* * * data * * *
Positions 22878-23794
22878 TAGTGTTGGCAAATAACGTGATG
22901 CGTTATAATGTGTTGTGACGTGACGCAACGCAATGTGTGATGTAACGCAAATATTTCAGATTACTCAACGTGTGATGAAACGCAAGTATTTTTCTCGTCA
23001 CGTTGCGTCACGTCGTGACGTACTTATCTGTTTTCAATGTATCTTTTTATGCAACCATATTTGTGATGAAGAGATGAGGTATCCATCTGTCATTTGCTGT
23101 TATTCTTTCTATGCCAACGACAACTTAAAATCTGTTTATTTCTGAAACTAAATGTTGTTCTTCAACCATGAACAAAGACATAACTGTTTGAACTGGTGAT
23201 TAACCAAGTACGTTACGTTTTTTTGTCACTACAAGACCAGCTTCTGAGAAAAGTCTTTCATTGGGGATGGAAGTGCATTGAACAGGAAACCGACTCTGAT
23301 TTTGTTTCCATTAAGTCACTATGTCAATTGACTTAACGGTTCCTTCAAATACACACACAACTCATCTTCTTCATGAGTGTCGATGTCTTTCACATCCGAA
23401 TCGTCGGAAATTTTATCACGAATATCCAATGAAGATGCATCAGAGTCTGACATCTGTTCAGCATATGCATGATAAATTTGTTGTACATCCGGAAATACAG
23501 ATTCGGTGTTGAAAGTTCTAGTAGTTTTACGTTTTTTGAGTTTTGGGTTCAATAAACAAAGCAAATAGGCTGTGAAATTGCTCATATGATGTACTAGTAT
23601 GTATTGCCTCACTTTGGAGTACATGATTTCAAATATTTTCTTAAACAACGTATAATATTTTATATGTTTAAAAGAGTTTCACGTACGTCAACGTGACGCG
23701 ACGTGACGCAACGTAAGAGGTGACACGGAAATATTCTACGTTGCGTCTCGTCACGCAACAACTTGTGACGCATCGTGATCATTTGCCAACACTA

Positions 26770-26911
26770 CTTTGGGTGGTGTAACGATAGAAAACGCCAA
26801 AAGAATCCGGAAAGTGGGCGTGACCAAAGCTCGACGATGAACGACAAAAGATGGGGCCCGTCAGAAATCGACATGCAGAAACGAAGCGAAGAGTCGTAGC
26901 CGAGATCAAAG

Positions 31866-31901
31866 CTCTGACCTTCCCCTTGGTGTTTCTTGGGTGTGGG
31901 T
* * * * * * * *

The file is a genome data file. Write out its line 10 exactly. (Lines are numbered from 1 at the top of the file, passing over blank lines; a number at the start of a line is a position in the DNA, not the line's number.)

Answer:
23601 GTATTGCCTCACTTTGGAGTACATGATTTCAAATATTTTCTTAAACAACGTATAATATTTTATATGTTTAAAAGAGTTTCACGTACGTCAACGTGACGCG